The Philippines government is considering the possibility of taking out of mothballs its only nuclear power plant, a PWR completed more than 20 years ago but never operated.
The Philippines government is considering the possibility of taking out of mothballs its only nuclear power plant, a Westinghouse pressurised water reactor completed more than 20 years ago at a cost of more than $2bn, but never put into operation before.
Energy Secretary Alfonso Cusi said on 30 August that reviving the 620 MWe plant in Bataan province, northwest of Manila, would need investment of $1bn.
"We have to weigh all our options, with emphasis not just on meeting capacity requirements, but sustainability and environmental obligations as well," Cusi said, speaking at the opening of a three-day international conference on nuclear power in Manila. Cusi is going to reactivate a government task force set up in 2007 to study nuclear power as an alternative to imported fuel oil and coal, which currently provide more than half of the the Philippines energy mix.
He said technical experts, including those from the International Atomic Energy Agency (IAEA), have been invited to help to identify the next steps and come up with a’well-informed’ decision. He did not specify a timetable for the study, but expects the move to re-ignite protests against the project, especially by environmentalists and the Catholic Church on the grounds of safety and cost.
The late Philippine dictator Ferdinand Marcos order the plant built in 1976 in response to rising energy prices and it was finished in 1984. Work was halted in 1985 when a number of contractual disputes arose between the Philippine government and Westinghouse. The plant was subsequently declared unsafe because it sits on a major earthquake fault line and lies near the Pinatubo volcano, which was dormant at that time. Pinatubo's 1991 eruption had no effect on the Bataan plant, 70km away, but the project was finally mothballed in the wake of the Chernobyl disaster in 1986. The National Power Corporation (Napocor) has been maintaining the mothballed facility at an annual cost of PHP27m ($580,000).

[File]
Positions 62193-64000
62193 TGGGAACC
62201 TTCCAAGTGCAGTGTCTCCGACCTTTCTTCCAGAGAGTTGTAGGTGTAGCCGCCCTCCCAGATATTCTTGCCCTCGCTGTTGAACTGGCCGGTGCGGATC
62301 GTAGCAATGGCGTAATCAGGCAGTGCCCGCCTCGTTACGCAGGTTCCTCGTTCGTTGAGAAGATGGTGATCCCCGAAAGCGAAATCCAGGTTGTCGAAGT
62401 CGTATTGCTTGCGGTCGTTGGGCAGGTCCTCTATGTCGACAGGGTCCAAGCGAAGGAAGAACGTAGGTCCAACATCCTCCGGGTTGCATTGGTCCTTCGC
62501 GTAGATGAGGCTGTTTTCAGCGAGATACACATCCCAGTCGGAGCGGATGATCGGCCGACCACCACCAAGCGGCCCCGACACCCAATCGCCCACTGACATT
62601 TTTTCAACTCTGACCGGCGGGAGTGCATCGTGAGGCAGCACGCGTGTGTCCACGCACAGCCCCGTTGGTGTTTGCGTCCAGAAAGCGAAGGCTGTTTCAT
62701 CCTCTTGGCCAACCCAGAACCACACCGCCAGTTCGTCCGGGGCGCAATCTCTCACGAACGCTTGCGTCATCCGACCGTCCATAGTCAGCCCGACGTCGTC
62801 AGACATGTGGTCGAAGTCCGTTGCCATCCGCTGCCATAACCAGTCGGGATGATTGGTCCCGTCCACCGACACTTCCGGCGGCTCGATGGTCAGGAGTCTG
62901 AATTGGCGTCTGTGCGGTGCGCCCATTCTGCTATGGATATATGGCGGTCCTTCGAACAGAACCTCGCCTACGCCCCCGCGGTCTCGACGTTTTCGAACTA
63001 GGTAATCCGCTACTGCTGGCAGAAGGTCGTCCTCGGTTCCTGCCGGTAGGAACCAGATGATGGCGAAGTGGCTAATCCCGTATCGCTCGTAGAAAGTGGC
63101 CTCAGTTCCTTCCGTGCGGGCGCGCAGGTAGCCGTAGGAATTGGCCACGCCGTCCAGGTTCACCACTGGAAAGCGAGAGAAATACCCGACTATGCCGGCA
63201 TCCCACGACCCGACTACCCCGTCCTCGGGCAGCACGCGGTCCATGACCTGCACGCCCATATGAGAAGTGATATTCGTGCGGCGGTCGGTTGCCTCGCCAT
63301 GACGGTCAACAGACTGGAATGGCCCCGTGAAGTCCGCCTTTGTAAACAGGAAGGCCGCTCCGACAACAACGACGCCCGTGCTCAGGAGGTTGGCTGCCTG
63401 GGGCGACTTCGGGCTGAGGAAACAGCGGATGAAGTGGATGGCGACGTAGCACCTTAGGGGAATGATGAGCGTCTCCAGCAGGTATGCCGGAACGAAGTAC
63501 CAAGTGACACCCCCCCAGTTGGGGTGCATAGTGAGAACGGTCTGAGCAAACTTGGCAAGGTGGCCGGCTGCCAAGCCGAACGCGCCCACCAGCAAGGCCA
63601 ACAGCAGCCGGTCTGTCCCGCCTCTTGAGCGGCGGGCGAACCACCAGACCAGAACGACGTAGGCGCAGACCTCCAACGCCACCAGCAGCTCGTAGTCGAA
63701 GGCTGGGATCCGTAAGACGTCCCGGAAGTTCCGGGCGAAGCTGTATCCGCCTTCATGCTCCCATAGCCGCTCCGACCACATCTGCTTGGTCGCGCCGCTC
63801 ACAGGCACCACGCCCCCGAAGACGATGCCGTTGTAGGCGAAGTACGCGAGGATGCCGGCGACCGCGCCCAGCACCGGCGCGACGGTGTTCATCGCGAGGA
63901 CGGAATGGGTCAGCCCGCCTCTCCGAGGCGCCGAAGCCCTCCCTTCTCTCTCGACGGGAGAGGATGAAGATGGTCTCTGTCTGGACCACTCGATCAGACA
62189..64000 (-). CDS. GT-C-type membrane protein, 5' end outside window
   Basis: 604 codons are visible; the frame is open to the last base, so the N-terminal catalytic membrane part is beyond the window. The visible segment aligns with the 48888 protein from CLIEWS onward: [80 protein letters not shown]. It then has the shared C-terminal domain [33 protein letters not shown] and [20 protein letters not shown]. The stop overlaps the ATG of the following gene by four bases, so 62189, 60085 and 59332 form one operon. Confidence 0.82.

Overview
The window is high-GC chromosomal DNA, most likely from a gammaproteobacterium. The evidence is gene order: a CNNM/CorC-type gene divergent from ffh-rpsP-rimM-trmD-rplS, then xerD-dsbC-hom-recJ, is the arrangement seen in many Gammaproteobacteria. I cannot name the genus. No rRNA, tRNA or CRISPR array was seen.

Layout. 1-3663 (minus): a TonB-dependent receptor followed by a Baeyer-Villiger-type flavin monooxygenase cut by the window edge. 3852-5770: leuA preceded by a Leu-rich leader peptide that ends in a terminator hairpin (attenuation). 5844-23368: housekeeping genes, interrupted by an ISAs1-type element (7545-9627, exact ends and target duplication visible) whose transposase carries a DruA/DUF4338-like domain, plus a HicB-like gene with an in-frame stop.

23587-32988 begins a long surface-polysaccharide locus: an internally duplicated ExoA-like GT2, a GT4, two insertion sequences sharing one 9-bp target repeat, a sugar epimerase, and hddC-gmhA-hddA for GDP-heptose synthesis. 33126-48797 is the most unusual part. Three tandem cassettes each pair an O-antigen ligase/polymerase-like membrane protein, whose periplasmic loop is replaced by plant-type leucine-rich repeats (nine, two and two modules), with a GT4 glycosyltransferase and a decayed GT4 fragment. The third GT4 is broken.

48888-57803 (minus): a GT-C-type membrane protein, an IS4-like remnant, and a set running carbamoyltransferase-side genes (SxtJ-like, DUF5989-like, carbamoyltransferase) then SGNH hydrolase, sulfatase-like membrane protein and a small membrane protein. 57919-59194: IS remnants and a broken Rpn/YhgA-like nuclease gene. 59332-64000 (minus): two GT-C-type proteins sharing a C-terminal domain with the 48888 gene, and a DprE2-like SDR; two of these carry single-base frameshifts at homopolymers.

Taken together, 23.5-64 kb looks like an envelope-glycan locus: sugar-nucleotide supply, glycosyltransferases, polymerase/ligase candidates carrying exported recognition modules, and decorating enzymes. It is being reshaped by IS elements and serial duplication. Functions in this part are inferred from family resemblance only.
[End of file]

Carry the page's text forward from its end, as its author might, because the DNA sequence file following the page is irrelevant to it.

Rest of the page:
A decade ago Manila looked into re-opening the plant but the 2011 Fukushima nuclear incident renewed concerns about safety. In 2008 the IAEA sent a team of experts to the Bataan plant to evaluate the state of the unit,
The Philippine Energy Plan (PEP) 2016-2030 which is currently being formulated, will be finalised in September and will be subjected to a nationwide consultation in October, Cusi said. Current energy sources, particularly oil and natural gas, have a limited life, he pointed out. “Unfortunately we don’t want coal. Many also oppose nuclear. But we have needs to meet,” he noted.
To meet the required additional capacity, he said, the Philippines needs to build 6086 MWe, of which 5094 MWe should be baseload and 992 MWe for merit and peaking. “We are doing this to guide the investors; we must have a very strong foundation for our power capacity,” he added.